Categorized | 2015 April

A constant two way exchange between (the) learned and the popular

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I came across this piece when researching for our Shakespeare edition and it really intrigued. It was a thought that had not occurred to me previously and I wonder if any of our members has any thoughts on its importance or indeed its veracity.

“( Shakespeare introduced) a constant two way exchange between (the) learned and the popular, together producing the unique combination of racy tang and the majestic stateliness that informs the language of Shakespeare.”

A little outmoded in presentation, but a very interesting thought. The English language has, without doubt, been enriched by the Bard even to the extent of introducing new words and phrases or perhaps borrowing from other languages when he felt the need to introduce more colour or expression. His genius for word creation is well documented as are his abilities to change nouns to verbs, with verbs, for extra effect being changed to adjectives. Whilst also adding suffixes or prefixes to existing words to expand their meaning, his inventive mind also produced wholly new words. Here is a link to a site that lists some of the words attributed to the Bard’s fertile brain.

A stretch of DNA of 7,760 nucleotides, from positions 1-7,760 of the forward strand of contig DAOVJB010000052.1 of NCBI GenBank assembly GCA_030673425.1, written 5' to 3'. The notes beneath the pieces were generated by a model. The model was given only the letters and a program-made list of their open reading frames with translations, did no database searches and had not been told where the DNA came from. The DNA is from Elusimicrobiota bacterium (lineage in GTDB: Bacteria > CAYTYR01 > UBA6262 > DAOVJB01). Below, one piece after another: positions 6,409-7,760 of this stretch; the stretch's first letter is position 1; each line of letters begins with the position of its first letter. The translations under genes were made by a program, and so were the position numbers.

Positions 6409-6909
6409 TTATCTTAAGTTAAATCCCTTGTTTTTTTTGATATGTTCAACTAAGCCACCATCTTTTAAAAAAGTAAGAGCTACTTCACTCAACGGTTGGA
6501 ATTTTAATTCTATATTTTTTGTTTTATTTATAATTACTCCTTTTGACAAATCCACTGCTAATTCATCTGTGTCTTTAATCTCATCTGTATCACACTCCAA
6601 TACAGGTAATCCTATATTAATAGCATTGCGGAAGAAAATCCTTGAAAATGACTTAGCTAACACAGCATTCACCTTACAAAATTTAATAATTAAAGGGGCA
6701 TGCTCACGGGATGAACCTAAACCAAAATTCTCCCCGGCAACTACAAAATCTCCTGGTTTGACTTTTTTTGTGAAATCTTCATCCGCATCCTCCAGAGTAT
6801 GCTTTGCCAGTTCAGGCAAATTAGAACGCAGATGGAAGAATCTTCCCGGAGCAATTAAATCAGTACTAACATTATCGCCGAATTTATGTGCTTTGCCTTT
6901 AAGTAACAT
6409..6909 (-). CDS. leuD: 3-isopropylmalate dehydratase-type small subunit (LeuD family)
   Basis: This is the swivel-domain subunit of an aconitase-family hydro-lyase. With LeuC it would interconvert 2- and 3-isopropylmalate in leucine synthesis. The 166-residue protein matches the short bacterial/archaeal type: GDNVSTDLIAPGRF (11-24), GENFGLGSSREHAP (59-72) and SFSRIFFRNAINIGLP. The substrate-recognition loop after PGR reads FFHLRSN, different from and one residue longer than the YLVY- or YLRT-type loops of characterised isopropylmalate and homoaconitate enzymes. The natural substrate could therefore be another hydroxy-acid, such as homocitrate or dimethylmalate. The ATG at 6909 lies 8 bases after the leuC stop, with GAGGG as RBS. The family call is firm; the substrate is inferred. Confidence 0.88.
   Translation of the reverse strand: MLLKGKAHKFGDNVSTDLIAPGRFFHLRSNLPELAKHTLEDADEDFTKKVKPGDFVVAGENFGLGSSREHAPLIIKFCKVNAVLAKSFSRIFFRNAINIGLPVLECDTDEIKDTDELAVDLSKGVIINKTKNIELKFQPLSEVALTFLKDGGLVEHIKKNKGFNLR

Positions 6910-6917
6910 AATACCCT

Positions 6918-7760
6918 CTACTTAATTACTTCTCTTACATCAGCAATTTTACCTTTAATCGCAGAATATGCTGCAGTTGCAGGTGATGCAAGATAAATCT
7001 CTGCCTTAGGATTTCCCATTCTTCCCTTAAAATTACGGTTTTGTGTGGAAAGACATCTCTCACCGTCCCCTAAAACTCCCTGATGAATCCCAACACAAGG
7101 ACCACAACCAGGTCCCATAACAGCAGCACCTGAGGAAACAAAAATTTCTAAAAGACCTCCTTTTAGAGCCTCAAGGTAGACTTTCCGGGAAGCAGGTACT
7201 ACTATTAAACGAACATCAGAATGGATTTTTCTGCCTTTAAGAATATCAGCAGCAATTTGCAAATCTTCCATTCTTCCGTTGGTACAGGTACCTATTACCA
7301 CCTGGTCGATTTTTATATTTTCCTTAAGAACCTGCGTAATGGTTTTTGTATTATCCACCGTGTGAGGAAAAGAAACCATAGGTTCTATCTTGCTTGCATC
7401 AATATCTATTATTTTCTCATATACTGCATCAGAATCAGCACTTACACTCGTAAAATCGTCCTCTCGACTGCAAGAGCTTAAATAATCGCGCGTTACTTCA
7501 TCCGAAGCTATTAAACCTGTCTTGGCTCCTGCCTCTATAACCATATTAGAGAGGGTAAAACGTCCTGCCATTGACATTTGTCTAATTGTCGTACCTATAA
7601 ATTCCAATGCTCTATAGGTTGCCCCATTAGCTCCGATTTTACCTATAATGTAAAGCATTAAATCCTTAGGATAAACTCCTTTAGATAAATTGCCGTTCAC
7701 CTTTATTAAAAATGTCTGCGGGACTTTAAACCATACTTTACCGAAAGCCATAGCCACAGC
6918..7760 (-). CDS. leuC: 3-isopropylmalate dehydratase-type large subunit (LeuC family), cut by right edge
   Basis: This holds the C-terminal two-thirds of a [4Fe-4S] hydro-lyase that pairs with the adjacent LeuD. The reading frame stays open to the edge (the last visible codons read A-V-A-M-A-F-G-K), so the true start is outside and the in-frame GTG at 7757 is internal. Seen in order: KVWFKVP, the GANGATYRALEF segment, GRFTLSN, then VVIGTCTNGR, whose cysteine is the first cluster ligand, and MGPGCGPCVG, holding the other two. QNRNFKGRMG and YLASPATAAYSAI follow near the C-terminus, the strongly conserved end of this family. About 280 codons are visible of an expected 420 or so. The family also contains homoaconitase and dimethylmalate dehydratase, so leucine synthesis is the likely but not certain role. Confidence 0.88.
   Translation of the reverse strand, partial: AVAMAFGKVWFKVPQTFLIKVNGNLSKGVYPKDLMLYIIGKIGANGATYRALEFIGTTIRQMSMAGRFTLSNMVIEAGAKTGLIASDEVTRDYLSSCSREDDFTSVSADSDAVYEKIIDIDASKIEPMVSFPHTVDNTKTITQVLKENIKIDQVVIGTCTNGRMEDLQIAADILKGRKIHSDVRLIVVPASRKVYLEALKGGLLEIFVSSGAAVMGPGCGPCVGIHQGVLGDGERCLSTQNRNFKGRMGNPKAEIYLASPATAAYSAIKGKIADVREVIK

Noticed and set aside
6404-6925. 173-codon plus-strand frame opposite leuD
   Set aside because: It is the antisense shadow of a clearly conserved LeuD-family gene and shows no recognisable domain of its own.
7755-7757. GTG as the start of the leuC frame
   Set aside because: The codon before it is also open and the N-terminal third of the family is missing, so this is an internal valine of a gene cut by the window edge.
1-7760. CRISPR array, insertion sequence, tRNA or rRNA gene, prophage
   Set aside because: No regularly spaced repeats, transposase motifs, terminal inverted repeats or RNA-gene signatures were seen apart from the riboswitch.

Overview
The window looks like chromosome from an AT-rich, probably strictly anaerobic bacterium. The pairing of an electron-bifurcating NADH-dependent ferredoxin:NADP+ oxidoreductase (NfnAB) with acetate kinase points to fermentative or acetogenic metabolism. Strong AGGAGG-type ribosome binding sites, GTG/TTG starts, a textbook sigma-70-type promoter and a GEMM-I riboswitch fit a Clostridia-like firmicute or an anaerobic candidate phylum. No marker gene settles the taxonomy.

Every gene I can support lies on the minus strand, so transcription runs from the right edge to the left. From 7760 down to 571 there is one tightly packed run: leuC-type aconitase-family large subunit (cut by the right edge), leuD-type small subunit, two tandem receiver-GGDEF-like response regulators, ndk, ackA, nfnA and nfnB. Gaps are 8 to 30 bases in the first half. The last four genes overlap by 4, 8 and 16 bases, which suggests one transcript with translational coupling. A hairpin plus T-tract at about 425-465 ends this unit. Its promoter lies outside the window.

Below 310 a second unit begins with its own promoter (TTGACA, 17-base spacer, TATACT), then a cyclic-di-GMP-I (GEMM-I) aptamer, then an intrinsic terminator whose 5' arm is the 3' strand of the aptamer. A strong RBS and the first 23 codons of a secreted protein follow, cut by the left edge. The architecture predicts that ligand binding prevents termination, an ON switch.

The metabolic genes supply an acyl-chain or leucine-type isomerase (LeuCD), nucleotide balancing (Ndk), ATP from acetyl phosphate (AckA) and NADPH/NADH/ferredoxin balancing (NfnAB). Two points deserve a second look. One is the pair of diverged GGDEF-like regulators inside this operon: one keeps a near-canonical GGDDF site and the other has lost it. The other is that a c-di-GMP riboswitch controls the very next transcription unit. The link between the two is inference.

http://www.shakespeare-online.com/biography/wordsinvented.html

Shakespeare’s true gift was the exuberance of his use of language that indeed linked ‘the Learned and the Popular.’  Some may be surprised to learn that these few phrases culled from  Brush Up Your Shakespeare: are indeed from the mighty pen of the person whose birthday we celebrate April 23rd.

  • Eaten out of house and home
    • Pomp and circumstance
    • Foregone conclusion
    • Full circle

Using phrases that are still in common usage today, his influence and entertainment value will never wane.

 

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